Saturday, November 12, 2011

Notes from the Camino, IV: June 7, 2011

Above: Marz and bink walking a pilgrim-made labyrinth. Passing people add stones to the widening spiral.

[E-MAIL from the Camino de Santiago]
On Tue, Jun 7, 2011 at 9:40 PM, Fresca wrote:

Hello all!

Thanks for all your messages! It is really really nice to hear from home (and other familiar places).

This is a shared computer, as always, so I'm going to respond rather impersonally, but I LOVED hearing your individual voices.

Today we walked almost 20 miles so checked into a private room in a hostel (57 euros for 3 people, compared with the 5-euro/pilgrim albergues)--we wanted a bathtub and some quiet over the very friendly but sometimes grating hubbub of the shared albergue spaces.

So........... Here I am---still walking.

And still walking, again....
[Above: Marz (and me to the left) walking through vineyards]

.... And--what the hey!--STILL walking.

It took me THREE weeks, no lie, for my brain to settle down and accept it.
One day, walking across the central meseta (plain) I actually felt my brain unclench and unfold, like a flower opening.

Oddly, or not so oddly? it was like giving up hope. But, as the Buddhists say, it was not a loss but a liberation.

Since then, and that was only a week ago, I've really entered into the pilgrimage. I went from wanting to go home to not being able to imagine a life not made up of walking.

Iborpofen, which is sold in Spain in large tablets of 600 mg (vs USA's 200 mg tablets) no doubt helped me get over the hurdle of blinding blister pain.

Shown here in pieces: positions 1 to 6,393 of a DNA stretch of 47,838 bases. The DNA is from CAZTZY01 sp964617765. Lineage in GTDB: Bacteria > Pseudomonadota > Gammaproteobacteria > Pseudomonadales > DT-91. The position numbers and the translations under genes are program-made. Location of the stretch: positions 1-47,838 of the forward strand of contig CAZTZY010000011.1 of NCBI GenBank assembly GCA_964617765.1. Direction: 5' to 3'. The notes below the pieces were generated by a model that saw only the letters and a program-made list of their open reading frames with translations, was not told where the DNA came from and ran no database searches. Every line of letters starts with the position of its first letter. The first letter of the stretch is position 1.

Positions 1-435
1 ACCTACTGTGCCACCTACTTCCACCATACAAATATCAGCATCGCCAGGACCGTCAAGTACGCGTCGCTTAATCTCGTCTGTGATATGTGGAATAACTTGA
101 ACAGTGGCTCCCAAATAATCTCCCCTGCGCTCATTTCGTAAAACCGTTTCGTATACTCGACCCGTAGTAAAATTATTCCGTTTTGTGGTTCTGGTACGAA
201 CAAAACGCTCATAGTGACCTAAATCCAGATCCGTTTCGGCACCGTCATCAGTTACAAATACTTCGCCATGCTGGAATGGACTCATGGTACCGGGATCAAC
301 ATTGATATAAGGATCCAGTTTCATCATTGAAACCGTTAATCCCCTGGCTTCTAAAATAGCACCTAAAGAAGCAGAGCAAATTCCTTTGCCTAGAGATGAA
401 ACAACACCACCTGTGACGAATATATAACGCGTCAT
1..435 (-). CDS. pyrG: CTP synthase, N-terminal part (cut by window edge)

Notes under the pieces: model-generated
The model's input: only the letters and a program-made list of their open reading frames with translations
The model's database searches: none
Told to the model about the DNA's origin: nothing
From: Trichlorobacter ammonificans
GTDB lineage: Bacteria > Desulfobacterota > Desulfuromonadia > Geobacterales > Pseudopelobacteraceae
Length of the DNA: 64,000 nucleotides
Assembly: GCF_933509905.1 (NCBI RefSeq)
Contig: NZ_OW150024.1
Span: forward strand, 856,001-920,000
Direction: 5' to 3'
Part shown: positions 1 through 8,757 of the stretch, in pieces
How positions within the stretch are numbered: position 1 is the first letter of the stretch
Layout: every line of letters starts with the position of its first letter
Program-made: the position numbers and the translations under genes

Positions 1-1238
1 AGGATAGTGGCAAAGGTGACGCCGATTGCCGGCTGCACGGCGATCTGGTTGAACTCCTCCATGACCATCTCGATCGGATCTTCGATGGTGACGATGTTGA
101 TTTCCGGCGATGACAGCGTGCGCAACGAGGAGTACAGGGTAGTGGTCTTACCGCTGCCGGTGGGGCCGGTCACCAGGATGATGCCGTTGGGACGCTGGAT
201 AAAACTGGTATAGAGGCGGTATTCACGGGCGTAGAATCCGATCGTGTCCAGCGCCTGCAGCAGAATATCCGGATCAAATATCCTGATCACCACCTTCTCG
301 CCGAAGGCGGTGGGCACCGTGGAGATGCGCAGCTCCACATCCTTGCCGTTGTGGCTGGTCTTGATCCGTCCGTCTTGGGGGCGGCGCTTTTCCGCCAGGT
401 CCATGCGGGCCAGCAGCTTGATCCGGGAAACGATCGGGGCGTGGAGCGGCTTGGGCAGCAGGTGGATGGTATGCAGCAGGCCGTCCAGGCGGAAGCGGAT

And Saint Michael helped in the form of San Miguel beer.
I am relieved to say the blisters have healed.

The other day Marz (Margaret) opened her pack, took out the ubiquitous can of the tuna fish, and said,
"If you can't find god in a can of tuna fish, you won´t find god on the camino."

(The tuna, I should add, is in olive oil, not water, so is a very luscious treat, tho it gets a bit boring after a month...)

Whether that´s proof or disproof of god depends on the individual, I guess (can one find ultimate meaning in a can of tuna fish?), but it sort of summed up the walk for me:

It´s all about my relationship to physical creation, physical existence.
And it´s also about the people who share that physical world, who continue to amaze me with their kindness.

[RIGHT: Tom from England helps me fill my water bottle from a local fountain. Public water supplies are usually clean and safe to drink (or are clearly labeled if not).]

Last night Giancarlo, an Italian peregrino (pilgrim), commented that he had never seen such joy shining out of people´s eyes as he sees on Camino.

The route is more commercialized than it was when I walked in 2001, but it´s still a pilgrimage, not a bus tour.
It strips people down to their essences.

Amazingly, those essences prove to be good and kind and generous. OK, and sometimes cranky and snappy too!
But generally that is soothed with a foot rub and a glass of wine...

[Above: Or sometimes it takes a bottle of wine. My end of the the table was a tad crabby until we'd downed a couple. --Photo by Fred from Amsterdam]

I told Sara [right], a French pilgrim, that walking was like practicing for a good death, and she replied,
"Yes, it takes a lifetime to have a good death."

I know I am middle aged because the young walkers talk about high school and college, and I talk about death!

It's ALL good.

On the road again in half an hour, so off I go.

I think this is a very scatty message, but such is Internet on Camino.
I trust it conveys love and best wishes
from your pilgrim friend,

[RIGHT: Me and Marz with Sara: Eating al fresco from shops was cheaper and often better than eating bocadillos from the usual bar-cafés.]
All photos by bink (unless she's in the photo, in which case it's probably by me).

Click for all posts about the Camino de Santiago here.

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